The Venice Art Biennale is in full swing at the moment, but beyond the main sites of the Giardini and the Arsenale there’s a wealth of other exhibitions to explore around the city.  One such show is “Dysfunctional” at Ca’ D’Oro – one of Venice’s most beautiful and iconic palaces – which is currently showcasing a superb display of over 50 site-specific design and artworks by 23 international artists seeking to break the boundaries between art, design and architecture.

Throughout the show contemporary artworks form dialogues with the palace’s permanent collection of Renaissance and Baroque masterpieces, such as Fragile Future III by Studio Drift – an ethereal installation made from fragile dandelion seeds and LEDS that form a frame of light around Andrea Mantegna’s 1506 painting of Saint Sebastian.

Elsewhere, artworks relate specifically to the building itself, such as Nacho Carbonell’s Under a Light Tree – a series of organically inspired cast steel seats that fuse into branches before erupting into glowing wire “foliage”, referencing the gilt and polychrome decorations of the palace’s 15th century courtyard.  Similarly, the patina of Ingrid Donat’s Klimt Cabinet refers to the palazzo’s once-gilded facade, while its openwork front was inspired by the patterns of Venetian stained-glass windows and Burano lace.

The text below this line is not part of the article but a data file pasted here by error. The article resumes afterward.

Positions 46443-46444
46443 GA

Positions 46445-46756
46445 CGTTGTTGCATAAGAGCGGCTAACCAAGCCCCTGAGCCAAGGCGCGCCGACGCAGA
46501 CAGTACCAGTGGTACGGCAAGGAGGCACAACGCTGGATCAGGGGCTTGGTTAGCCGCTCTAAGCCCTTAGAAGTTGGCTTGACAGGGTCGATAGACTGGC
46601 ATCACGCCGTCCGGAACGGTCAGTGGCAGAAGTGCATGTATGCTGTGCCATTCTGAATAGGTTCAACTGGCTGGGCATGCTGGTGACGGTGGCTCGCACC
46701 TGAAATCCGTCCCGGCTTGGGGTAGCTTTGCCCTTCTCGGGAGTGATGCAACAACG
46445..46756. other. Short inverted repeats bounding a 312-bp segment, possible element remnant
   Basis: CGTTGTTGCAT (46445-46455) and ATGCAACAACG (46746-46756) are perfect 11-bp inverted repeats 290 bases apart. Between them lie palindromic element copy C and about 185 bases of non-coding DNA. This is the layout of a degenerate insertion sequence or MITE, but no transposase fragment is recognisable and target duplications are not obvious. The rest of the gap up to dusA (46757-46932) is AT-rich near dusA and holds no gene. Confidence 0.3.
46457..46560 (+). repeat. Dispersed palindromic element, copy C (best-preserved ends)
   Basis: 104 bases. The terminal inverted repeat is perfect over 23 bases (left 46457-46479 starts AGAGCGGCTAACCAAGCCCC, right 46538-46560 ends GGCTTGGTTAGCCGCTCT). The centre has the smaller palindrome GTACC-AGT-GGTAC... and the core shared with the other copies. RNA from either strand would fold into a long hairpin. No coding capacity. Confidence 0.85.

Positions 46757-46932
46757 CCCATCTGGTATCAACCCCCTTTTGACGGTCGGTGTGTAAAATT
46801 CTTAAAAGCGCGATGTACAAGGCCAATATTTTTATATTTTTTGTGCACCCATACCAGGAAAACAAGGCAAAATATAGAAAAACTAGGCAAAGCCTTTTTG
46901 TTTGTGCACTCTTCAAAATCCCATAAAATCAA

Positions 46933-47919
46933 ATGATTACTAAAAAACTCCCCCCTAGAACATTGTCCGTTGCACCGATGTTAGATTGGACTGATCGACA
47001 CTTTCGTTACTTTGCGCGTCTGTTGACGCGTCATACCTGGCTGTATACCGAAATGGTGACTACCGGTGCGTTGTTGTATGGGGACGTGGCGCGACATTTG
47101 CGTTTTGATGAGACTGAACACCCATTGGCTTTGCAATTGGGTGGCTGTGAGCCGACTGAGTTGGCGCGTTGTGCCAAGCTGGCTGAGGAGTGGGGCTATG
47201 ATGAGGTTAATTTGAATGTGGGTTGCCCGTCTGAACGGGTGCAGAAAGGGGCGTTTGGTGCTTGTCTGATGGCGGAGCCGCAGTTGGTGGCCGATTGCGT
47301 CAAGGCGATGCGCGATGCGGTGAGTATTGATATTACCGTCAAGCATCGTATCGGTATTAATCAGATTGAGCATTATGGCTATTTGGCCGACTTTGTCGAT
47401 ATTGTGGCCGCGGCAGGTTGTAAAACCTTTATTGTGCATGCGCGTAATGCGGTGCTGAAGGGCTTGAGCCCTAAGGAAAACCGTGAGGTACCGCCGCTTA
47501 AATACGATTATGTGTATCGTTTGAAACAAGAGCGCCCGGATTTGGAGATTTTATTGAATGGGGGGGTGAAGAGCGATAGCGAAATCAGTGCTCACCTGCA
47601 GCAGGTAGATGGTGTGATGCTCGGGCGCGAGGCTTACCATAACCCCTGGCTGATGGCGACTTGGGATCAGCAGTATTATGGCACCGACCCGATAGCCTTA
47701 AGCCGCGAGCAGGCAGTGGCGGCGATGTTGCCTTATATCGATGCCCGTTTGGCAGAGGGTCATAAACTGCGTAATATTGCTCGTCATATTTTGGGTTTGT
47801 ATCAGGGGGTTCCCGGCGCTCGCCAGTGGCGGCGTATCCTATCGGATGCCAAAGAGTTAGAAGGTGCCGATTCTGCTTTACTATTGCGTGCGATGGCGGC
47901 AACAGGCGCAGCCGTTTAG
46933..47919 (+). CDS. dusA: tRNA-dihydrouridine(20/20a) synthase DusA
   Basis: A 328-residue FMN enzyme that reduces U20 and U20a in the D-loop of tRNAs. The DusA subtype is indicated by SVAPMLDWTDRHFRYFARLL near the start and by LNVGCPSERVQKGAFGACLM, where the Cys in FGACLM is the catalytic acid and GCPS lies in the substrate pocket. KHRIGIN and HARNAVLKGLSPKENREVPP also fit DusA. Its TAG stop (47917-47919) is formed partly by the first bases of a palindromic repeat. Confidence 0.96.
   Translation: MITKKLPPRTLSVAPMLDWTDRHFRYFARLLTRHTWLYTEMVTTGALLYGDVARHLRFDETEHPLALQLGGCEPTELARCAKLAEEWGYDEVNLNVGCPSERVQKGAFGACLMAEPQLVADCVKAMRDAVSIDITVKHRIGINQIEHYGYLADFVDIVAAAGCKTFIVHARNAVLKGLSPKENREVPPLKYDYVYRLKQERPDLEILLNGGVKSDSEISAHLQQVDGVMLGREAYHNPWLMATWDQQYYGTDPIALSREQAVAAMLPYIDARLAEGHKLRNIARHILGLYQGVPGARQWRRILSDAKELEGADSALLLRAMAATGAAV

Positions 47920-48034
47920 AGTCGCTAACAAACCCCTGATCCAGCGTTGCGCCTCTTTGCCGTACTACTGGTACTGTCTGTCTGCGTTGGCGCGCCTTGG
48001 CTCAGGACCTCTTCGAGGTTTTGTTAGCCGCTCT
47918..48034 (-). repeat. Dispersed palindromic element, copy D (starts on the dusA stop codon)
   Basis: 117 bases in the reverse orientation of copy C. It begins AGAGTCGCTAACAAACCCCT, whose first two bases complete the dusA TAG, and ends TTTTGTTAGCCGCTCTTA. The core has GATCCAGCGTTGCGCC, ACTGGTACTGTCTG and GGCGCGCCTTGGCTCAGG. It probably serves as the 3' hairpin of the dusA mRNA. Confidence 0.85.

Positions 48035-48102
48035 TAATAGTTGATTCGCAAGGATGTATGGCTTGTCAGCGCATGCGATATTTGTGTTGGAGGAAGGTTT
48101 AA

Meanwhile, other works raise wider issues pertinent to the city of Venice, such as Virgil Abloh’s Acqua Alta installation, which invites us to think about rising sea levels, the fate of Venice and our planet – and Studio Haygarth’s Tide Colour, a chandelier made not of Murano glass, but of plastic objects found washed up on the coast.

Displayed across all three storeys of the palace, the exhibition itinerary is designed to create a sense of wonder and discovery, celebrating the venue’s rich history whilst also prompting visitors to question the conventional relationship between form and function, art and design, the historical and the modern.

  “Dysfunctional” is on view at the Ca’ D’Oro until 24th November 2019.